Having an attitude of gratitude has certainly enabled me to cope with loss of my parents, as have my daily gratitude walks. My mother sadly passed away when I was 17 and my father sadly passed away on Fathers' Day this year while I was writing the final pages of The Flourish Handbook. And yet, while obviously devastated, I have found my daily gratitude walk incredibly helpful as I still have so much to be grateful for, including the fact that I had THEM as my parents, albeit for a short while. For that I feel blessed.

Ultimately, focusing on lack won't bring my parents back. My regular gratitude walk has boosted my resilience and strength. It gives me time to remember fond memories and reflect. During tough times it has made me consider how lucky I am to have such supportive friends, an amazing other half and incredible daughter of my own. And, importantly, gratitude helps me to focus my attention away from what I lack, and shine a light onto what I have now.

Now I feel grateful for everyday small moments which make life big and wonderful. From the sight of a butterfly or luxuriating in an almost too-hot bath. As well as intense gratitude for good health, family and friends, I feel gratitude for having the time, space and inclination to go on these daily walks in this amazing place with all of this sky stretching out before me. Gratitude empowers me and heals me. It bolsters resilience.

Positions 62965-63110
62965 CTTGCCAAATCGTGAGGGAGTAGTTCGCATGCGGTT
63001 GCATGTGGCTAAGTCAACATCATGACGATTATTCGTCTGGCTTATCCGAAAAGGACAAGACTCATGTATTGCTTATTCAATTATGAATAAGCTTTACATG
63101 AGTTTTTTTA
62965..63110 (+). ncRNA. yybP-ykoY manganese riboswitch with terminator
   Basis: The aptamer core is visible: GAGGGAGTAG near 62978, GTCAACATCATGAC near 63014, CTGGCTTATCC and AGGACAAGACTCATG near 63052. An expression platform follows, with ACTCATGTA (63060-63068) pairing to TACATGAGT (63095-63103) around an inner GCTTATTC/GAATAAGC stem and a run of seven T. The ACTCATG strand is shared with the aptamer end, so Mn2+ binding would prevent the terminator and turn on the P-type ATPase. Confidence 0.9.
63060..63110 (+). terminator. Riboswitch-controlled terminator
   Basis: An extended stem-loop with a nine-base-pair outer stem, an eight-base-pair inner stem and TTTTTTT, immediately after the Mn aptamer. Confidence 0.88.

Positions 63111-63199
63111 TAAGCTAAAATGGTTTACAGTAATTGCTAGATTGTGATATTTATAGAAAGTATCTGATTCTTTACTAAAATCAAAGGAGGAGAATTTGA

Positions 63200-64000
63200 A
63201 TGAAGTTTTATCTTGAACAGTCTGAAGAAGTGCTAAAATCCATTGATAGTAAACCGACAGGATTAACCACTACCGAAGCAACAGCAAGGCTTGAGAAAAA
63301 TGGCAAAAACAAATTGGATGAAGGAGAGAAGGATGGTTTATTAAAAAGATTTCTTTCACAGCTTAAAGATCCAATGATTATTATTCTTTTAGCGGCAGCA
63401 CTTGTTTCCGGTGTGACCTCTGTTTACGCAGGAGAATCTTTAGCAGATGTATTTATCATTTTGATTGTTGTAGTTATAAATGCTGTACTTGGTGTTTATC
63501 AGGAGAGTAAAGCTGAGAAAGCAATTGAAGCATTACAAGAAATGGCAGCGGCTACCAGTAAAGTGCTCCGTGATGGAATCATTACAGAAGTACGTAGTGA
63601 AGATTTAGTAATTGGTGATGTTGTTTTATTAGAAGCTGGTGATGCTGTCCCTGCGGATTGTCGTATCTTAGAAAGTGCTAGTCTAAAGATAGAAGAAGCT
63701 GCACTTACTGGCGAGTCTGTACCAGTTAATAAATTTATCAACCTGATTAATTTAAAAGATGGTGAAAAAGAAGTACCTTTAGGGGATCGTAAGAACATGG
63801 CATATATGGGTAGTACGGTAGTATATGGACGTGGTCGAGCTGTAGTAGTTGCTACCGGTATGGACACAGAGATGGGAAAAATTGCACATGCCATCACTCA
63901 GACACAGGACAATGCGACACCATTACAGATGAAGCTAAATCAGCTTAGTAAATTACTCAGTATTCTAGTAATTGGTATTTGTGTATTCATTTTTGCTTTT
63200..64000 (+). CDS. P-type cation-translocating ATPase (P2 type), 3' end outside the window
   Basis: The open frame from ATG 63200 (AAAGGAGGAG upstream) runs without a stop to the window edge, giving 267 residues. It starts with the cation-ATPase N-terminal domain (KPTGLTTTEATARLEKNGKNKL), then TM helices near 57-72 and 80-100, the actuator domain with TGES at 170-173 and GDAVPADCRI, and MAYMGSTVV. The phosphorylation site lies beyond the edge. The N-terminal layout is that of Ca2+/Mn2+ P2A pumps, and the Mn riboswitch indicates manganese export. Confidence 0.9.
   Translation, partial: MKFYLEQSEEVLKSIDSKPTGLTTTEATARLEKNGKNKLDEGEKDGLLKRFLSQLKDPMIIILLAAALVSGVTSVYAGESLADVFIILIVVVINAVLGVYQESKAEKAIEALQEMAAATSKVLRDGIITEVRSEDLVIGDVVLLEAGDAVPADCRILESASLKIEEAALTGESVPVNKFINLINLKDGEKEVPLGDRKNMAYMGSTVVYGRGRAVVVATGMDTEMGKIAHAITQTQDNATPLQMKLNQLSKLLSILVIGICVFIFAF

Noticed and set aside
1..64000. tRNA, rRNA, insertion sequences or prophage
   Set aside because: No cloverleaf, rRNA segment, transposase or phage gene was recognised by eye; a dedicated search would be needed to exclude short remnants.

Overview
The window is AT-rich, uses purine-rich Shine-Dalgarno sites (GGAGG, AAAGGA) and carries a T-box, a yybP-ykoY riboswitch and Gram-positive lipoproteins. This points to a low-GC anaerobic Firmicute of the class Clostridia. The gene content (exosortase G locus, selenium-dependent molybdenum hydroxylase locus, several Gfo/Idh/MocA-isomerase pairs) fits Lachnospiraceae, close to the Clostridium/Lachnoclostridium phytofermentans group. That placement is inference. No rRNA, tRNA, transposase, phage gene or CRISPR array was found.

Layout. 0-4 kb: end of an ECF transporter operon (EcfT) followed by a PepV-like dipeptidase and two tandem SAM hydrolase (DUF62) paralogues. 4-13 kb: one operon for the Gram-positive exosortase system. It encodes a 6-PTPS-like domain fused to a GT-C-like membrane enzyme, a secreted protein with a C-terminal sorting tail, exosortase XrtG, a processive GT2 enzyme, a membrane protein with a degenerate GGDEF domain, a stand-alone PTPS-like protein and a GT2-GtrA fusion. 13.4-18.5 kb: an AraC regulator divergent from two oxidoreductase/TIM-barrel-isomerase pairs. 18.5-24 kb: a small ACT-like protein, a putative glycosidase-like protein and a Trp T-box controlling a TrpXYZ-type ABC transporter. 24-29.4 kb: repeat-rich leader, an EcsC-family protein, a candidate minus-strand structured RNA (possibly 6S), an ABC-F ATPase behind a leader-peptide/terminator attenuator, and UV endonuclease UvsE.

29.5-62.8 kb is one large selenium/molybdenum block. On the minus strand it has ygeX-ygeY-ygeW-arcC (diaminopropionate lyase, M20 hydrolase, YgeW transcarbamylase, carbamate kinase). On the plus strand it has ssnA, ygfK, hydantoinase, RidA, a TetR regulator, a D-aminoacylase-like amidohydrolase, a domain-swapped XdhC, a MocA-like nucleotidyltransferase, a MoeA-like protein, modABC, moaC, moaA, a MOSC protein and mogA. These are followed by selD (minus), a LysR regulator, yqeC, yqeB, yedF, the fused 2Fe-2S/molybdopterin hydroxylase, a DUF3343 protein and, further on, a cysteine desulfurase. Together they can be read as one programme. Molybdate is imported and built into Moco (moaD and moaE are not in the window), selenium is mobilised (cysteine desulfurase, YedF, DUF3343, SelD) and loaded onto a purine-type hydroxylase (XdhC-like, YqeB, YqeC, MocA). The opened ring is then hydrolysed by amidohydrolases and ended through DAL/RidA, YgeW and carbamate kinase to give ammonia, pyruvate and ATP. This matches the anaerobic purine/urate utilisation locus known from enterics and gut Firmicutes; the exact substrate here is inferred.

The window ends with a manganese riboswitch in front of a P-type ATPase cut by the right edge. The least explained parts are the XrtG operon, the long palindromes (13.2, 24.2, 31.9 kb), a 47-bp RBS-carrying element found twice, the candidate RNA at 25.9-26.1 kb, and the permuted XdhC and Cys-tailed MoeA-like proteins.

Expressing gratitude is the most promising path to sustainable happiness that I have discovered, even amongst the sadness. Sometimes you need to face adversity, have something taken from you or almost taken from you to truly appreciate what you do have; to realise that what you have now is enough; to focus on the good stuff and see what matters most to you.

The "I want" culture that we currently live in has a tendency to do the opposite, to focus on lack which becomes a self-fulfilling prophecy of never having enough.

And yet, if you are "thankful for what you have; you'll end up having more. If you concentrate on what you don't have, you will never, ever have enough", as Oprah Winfrey says. Leading authors, from Eckhart Tolle to Louise Hay agree that being grateful attracts more to be grateful about. Getting what you want is a bonus by-product of gratitude. Indeed, the process of counting blessings is profoundly powerful.

It's a no-brainer that, instead of focusing on lack, we should focus on and be grateful for all that we have. Because there is truly always something to be grateful for. Life is a gift. Today, let's celebrate that fact. Say thank you to someone; start a daily or weekly gratitude journal; go on regular gratitude walks and/or create a gratitude jar filled with scribbled notes or a gratitude board packed with photos that showcase all which you are grateful for.

I have learned that when life knocks you down, there are plenty of reasons to get back up again and be thankful. Thank you.

Cheryl Rickman is author of The Flourish Handbook.